Furthermore, no amount of luck will transform SB 50 into a program that increases transit ridership. As is already obvious in LA and other cities, Transit Oriented Development (TOD) is not transit friendly because TOD is expensive market housing whose residents pay top dollar for their rents. Nearly all of these tenants own and drive cars and seldom take transit. This is why METRO’s Express, Rapid, and regular bus lines, as well the Red and Purple Lines, all feature dramatically declining ridership despite population growth and many new TOD projects. The claim that TOD boosts transit ridership is bogus because it does the opposite. It decreases transit ridership.
If Senator Wiener and California YIMBY truly wanted to increase transit ridership, they would not upzone the state. Instead, they would co-sponsor legislation to make transit more affordable, appealable, and accessible. Transit riders need their landlords to provide free TAP cards. They also need good cell phone apps, frequent service, reduced fares, bus shelters, clean and safe buses, easy transfers, and many more on-site and adjacent public improvements. They do not need new, expensive apartments that happen to be built near bus stops and subway stations.
Tall tale #4, “Addressing the state's shared housing and climate crises.” The debunking of Tall Tales 1, 2, and 3 addresses the ludicrous claim that SB 50 will resolve California’s housing crisis. But the tall tale that it will also address the climate crisis is even more absurd. SB 50 does nothing to advance well-planned, compact cities that could, in theory, reduce the generation of Green House Gases. In fact, SB 50 rejects the use of zoning as an implementation program for carefully prepared citywide and local General Plan elements. Instead, it sabotages the entire planning process by up-zoning hundreds of thousands of parcels in LA and elsewhere in California prior to the adoption of the plans required by the City Charter and multiple State laws.
Furthermore, SB 50 does not provide cities with any funds for this essential climate-related planning, including new climate change elements for their legally required General Plans. For that matter, SB 50 has no local or statewide reporting or monitoring requirements to determine its actual climate impacts, such as reductions in Green House Gas levels. What we do know, however, is that SB 50’s broad up-zoning would increase real estate values and profits. These, in turn, lead to expensive residential projects, whose tenants will be well off and largely own and drive cars. Since they seldom take transit instead of their cars, SB 50 will increase, not decrease, Green House Gas levels.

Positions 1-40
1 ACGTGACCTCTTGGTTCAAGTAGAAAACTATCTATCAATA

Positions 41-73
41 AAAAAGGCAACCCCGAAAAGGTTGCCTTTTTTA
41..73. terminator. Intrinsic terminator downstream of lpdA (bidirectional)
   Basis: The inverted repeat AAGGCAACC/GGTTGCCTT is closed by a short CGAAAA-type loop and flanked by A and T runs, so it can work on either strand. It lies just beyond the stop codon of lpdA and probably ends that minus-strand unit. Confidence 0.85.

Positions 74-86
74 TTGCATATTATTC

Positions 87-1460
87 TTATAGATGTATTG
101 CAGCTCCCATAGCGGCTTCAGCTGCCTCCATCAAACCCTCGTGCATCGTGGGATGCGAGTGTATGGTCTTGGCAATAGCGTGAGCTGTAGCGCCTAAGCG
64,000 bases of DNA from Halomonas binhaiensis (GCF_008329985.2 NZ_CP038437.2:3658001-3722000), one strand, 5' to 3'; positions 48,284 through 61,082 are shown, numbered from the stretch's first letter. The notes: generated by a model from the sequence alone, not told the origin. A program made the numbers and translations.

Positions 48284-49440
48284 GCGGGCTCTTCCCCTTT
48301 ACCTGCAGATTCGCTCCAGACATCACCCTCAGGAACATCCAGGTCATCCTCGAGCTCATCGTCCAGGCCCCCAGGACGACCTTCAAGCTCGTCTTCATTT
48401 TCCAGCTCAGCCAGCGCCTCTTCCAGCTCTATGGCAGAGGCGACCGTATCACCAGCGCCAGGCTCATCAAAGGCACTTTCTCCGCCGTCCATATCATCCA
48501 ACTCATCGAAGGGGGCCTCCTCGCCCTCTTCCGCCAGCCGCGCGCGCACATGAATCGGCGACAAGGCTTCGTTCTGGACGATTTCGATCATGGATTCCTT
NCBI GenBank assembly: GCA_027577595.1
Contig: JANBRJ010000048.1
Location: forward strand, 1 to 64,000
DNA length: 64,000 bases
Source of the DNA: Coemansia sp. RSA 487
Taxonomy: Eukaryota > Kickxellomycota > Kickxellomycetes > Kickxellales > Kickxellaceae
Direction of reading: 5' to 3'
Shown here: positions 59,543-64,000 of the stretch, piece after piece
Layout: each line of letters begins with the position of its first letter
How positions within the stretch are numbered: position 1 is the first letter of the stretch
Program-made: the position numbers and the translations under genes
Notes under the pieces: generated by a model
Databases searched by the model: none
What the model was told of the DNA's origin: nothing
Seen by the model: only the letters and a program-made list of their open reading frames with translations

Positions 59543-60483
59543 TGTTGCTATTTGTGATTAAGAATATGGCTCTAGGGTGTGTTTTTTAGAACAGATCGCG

Tall Tale #5, “Ensuring California is inclusive and sustainable for generations to come.”
With in singular focus on real estate profits by upzoning hundred of thousands of parcels, SB 50 will put the existing gentrification process into overdrive. More, not fewer existing tenants will be pushed out through Ellis Act evictions, cash and key buyouts, and deliberate neglect. Few of these evictees will find comparably-priced housing, forcing them live in over-crowded units and cars, move out of Los Angeles, or end up homeless. This legislation hardly supports inclusive cities, and it ensures that until the next crash in cities like LA will feature transit-adjacent oases for the well off, surrounded by homeless people living in the shadows of new, pristine apartment buildings.
As for the parallel tall tale that SB 50 would make California more sustainable, that is “greener”, the proposed legislation fails to include any inspection or monitoring mechanisms. Therefore, there will no direct evidence that SB 50-induced housing reduces energy consumption, traffic congestion, and Green House Gas emissions. Like the other tall tales, this will remain an empty claim. But, transit agencies post their ridership trends, and in cities like Los Angeles, this information documents long-term reductions in transit ridership, despite population growth and the construction of many new apartment buildings near transit. Even without direct SB 50 monitoring, it will be easy to document that SB 50 would make a sustainable California even more remote.
(Dick Platkin is a former Los Angeles city planner who reports on local planning controversies in Los Angeles. He serves on the board of United Neighborhoods for Los Angeles (UN4LA) and welcomes comments and corrections at firstname.lastname@example.org.) Prepped for CityWatch by Linda Abrams.